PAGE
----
Planning can help you achieve a comfortable retirement. Here are five suggestions to consider.
Start a retirement savings program as early as possible and contribute regularly. The longer and more consistently you contribute, the larger your nest egg will become, even before the compounding provided by growth and earnings. Regular, reasonable deposits wisely invested will easily outgrow sporadic and insignificant contributions.
Deposit your funds in tax-deferred accounts. Invest in tax-deferred accounts to the greatest extent possible. If your employer offers a tax-deferred plan, such as a 401(k), contribute as much as you can, particularly if the plan provides matching funds. Investigate individual options, such as IRAs, for additional planning opportunities. Why? One of the advantages of tax-deferred accounts is that investments that aren’t reduced by taxes will grow and compound at a faster rate. Other advantages include the ability to control your withdrawal rate and the amount of any accompanying tax, and the opportunity to postpone recognition of taxable income until retirement, when you’ll likely be in a lower tax bracket.
Establish an investment plan. As funds within your retirement accounts accumulate, you’ll have to decide how to invest them. Establish an investment plan as early as possible. Then follow your plan consistently, revising only enough to keep matters on course, correct for deviations, and respond to unexpected events.
Track your portfolio and rebalance as needed. Maintain a balance among growth, income, and short-term investments, and adjust the ratios as you age. The standard rules of thumb: When you’re under forty, consider investing more heavily in moderately aggressive growth vehicles. In your forties and fifties, you might want to become more conservative, shifting your balance toward income-generating investments such as high-dividend stocks.
Once you’re retired, plan withdrawals so your funds will last the rest of your life. To avoid running out of funds, plan for a long retirement. Postpone withdrawals as long as possible, and pay them out carefully. Calculate a workable percentage to withdraw from your portfolio on an annual basis. Assume your funds will need to last at least thirty years. Continue to revisit your investments each year to monitor and rebalance as needed.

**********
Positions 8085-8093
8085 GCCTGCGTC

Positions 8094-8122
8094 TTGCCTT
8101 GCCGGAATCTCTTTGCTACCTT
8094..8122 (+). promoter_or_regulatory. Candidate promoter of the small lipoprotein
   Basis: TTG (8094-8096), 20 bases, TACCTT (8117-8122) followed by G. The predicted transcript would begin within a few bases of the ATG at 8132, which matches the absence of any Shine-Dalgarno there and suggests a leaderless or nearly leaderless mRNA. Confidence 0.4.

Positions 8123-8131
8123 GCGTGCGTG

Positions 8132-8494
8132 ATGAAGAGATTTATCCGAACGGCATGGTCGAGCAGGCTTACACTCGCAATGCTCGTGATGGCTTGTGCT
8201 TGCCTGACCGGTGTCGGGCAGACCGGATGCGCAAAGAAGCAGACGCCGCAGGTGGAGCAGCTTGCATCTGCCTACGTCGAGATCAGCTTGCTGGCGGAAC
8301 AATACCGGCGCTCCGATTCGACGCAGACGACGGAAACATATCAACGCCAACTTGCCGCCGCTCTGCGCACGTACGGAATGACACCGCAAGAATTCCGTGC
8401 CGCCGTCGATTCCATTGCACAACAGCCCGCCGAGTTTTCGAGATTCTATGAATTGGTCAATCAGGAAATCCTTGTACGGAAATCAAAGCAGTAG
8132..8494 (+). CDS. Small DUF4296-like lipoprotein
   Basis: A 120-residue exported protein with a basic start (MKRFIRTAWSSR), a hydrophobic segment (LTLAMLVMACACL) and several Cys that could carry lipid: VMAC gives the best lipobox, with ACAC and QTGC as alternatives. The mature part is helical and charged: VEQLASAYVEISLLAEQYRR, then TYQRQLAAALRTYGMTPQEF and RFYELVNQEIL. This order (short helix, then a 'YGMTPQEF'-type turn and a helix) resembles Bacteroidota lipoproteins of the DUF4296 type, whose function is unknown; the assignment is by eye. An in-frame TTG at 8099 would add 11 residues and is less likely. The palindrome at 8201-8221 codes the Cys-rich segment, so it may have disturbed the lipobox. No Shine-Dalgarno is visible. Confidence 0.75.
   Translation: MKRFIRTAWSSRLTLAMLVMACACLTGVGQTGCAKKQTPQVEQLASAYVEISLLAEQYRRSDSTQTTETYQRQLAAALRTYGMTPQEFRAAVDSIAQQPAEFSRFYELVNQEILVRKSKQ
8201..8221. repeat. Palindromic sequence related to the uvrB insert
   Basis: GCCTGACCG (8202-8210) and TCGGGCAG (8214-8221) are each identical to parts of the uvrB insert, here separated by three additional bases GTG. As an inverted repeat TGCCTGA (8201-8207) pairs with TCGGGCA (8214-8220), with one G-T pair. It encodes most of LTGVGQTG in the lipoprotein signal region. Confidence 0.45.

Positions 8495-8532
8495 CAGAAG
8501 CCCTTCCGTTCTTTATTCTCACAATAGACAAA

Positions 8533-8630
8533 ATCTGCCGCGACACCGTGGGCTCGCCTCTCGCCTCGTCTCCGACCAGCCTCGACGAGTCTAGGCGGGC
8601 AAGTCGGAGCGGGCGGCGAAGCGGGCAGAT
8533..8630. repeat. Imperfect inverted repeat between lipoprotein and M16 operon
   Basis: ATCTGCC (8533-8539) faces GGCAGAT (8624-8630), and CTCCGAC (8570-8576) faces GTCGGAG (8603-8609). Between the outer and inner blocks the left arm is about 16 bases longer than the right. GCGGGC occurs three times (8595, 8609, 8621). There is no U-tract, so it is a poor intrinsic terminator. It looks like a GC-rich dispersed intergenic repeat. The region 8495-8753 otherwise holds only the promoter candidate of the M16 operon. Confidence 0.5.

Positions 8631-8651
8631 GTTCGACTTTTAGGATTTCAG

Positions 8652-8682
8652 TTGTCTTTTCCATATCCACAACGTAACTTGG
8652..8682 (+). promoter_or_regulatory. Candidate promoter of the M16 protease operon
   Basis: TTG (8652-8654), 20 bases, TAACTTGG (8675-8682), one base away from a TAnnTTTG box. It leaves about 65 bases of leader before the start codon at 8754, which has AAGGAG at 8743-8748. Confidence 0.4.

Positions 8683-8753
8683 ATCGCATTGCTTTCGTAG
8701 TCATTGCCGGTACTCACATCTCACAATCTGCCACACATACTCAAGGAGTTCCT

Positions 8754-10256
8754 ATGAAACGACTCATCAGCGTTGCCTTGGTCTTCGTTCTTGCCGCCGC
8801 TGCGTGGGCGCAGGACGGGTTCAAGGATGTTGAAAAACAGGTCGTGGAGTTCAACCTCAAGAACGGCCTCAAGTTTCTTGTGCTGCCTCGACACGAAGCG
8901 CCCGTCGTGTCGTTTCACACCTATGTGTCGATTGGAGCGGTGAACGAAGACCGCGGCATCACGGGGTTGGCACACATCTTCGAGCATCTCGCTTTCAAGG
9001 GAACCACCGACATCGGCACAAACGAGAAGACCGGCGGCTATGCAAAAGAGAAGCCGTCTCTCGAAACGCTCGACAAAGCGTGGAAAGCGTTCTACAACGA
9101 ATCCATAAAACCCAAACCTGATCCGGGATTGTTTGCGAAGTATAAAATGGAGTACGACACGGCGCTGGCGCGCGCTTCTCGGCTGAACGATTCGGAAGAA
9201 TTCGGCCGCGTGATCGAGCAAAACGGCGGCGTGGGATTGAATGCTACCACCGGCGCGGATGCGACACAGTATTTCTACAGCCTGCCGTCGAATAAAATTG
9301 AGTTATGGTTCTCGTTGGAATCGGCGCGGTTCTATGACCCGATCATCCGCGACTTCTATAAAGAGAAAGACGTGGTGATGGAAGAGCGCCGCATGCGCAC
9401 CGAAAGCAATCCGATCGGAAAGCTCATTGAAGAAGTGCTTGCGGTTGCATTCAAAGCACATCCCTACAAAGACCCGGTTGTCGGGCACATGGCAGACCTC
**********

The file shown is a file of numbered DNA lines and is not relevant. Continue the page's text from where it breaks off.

In May, the Department of Labor updated the rules for paying overtime. Under the new rules, salaried employees who earn less than $913 per week ($47,476 per year) will be eligible for overtime pay. That’s double the annual exempt amount of $23,660 from previous rules. In addition, the total annual pay for an exempt highly compensated employee is $134,004 (up from $100,000 previously). These amounts will be updated automatically every three years beginning in 2020.
The changes take effect December 1, 2016, which means you need to begin reviewing your payroll now, as penalties and fines can be assessed for noncompliance. One important step is to begin tracking hours for your salaried employees. You’ll also want to review your payroll practices so you can determine the best options for your business as you get ready to implement the new rules.
According to recent statistics, budget cuts, staff attrition, and a heavy workload for IRS employees mean your chances of undergoing a tax audit are less than 1%. Does that sound like a non-event to you? Don’t be lured into a false sense of security. The statistic is a blended rate covering many types of incomes and taxpayers. Here are some of the reasons returns were audited.
No adjusted gross income (AGI). For AGI of zero, audit risk jumped to over 5%. The IRS benchmarks AGI because it is total income including losses from businesses and investments.
Large adjusted gross income. Audit risk was nearly 2% for returns with AGI over $200,000. Audit risk climbed to 16% when AGI was $10 million or more.
International returns. Due to a focus on offshore tax evasion, the audit rate of international returns was almost 5%.
Estate taxes. Approximately 8.5% of estate returns were audited. Gross estates of $10 million or more were tagged with a 27% audit risk.
Corporate returns. Small corporations experienced up to a 2% audit risk. The risk for large corporations with assets over $20 billion was 85%.
Be aware that even if you don’t fit into any of these categories, your return may still be selected for audit. That’s one reason it’s essential to keep good records to support all deductions and credits you claim on your tax return for at least three years after filing. Examples of required recordkeeping include:
When you deduct expenses for meals and entertainment, the written evidence must show who was in attendance and what business was discussed.
A home office deduction must be supported by evidence showing your home office is used regularly and exclusively as the principal place of business.
Certain non-business property that you gift, donate, or intend to distribute through your estate requires an appraisal.